We chose to stay at Tudor Park Marriott Hotel which was about an hours drive from Royal St George’s as it’s a great central location to reach other courses and takes an hour off your journey back to the East Midlands. Like most Marriott Hotels you have a spa, gym and more importantly a bar called “The Mezzanine” which we found a relaxing place to continue thawing! The hotel is benefiting from a 5 million pound modernisation programme so it’s a good time to pay a visit to the nice new modern rooms.

Nestling in a 200-acre ancestral deer park, deep in the Garden of England, Tudor Park, a Marriott Hotel & Country Club, offers tranquility and invigoration in equal measure. The Tudor Park Course was designed in 1988 by Donald Steel, one of Britain’s finest course architects. 6085 yards of beautifully varied holes, accompanied by delightful views over this picturesque corner of Kent.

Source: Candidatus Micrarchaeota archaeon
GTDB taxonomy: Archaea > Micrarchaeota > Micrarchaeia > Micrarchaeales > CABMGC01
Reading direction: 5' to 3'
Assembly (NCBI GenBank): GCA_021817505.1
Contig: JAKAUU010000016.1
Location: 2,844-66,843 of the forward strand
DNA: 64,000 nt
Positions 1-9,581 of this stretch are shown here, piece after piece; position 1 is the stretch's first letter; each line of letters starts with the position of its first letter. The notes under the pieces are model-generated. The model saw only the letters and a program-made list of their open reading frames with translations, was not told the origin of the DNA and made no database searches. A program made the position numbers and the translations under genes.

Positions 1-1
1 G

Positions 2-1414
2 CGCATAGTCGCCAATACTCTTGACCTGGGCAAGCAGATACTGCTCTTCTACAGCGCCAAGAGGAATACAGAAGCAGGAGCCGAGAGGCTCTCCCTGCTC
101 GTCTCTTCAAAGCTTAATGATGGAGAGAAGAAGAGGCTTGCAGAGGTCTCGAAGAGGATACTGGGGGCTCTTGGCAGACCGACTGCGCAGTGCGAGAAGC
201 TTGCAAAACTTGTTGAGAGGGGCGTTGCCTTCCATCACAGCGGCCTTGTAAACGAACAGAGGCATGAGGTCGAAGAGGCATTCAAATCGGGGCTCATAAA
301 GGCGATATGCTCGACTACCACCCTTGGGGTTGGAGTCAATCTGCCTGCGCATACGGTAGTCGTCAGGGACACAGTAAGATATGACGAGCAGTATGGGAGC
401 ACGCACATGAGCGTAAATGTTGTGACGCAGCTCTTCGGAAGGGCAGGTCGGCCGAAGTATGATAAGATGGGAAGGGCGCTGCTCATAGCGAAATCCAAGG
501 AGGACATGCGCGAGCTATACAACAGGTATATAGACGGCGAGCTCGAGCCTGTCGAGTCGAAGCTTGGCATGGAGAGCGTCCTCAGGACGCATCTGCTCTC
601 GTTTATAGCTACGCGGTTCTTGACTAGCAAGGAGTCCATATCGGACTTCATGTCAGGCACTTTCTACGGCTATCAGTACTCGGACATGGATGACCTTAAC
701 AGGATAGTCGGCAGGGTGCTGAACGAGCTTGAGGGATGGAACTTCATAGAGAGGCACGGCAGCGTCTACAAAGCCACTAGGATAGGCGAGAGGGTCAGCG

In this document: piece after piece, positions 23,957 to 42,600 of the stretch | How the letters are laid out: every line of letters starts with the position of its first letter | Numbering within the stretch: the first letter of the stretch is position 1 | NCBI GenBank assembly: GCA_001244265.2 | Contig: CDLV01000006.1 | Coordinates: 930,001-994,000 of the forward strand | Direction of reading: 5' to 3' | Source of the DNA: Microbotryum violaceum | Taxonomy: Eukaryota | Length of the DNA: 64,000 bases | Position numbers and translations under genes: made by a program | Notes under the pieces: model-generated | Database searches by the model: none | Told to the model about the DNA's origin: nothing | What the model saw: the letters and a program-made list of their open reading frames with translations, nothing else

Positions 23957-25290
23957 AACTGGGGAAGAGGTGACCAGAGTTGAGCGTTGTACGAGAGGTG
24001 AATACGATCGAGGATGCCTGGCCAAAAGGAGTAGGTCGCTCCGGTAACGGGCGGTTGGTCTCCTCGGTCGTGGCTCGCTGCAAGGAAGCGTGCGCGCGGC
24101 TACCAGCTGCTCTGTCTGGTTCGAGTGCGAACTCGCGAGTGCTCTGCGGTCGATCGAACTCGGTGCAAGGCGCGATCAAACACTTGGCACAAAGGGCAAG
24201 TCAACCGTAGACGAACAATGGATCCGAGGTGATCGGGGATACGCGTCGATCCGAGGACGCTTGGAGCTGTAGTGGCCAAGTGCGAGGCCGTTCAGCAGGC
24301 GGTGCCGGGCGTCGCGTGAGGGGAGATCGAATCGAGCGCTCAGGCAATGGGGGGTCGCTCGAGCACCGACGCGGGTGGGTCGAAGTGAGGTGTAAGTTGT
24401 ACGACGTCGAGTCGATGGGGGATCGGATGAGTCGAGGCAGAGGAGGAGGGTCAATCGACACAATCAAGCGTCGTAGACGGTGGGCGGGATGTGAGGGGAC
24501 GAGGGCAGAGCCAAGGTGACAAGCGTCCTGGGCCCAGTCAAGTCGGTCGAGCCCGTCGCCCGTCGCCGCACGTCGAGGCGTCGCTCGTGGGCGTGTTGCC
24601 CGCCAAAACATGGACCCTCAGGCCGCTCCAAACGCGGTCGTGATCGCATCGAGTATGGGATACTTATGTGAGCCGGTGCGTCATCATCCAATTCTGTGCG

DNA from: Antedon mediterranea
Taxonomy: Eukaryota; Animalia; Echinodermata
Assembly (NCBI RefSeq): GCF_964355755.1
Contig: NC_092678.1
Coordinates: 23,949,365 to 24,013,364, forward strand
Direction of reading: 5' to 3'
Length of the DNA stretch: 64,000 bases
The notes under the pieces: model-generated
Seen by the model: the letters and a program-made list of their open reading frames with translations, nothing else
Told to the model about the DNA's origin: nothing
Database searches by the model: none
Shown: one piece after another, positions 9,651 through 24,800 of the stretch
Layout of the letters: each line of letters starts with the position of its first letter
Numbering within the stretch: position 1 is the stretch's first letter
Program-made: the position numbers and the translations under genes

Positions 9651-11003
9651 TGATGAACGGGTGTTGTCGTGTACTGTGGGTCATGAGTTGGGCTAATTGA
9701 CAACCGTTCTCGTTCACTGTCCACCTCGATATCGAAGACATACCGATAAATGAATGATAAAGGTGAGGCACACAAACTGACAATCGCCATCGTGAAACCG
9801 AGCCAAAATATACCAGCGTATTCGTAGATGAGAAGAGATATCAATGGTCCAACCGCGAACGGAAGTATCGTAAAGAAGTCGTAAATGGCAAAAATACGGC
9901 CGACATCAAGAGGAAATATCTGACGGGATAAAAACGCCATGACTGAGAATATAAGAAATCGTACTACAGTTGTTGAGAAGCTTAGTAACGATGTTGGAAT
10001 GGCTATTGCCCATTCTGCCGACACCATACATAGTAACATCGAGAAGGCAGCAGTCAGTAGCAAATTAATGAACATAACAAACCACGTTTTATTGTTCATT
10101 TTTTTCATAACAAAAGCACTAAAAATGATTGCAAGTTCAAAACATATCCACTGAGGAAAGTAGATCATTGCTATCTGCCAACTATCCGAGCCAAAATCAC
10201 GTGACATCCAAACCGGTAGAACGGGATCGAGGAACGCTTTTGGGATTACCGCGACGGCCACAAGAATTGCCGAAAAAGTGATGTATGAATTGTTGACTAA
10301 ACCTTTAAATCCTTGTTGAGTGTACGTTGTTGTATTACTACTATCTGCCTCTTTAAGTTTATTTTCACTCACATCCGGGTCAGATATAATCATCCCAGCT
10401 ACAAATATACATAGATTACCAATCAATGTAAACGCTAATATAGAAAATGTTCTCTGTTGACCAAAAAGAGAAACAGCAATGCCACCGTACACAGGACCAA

As at many of Steel’s courses, there is an enticing mix of long and short holes, many featuring tight fairways bordered by beautiful, mature pines and other woodland areas. The best of the bunch are arguably the par-3 4th, the par-5 8th and the par-4 16th. But every hole at Tudor Park has its own personality – some friendly and relaxing, some that will test your skill and accuracy.

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In recent years, Tudor Park has hosted prestigious events including the EuroPro Tour on three occasions, the Kent PGA Pro-Am and, in 2010, the English PGA Championship (South) qualifier.

After a first class buffet breakfast I put on my wet waterproofs again and headed to the 1st, the rain at least had stopped. We even had a bit of sunshine but this was false hope.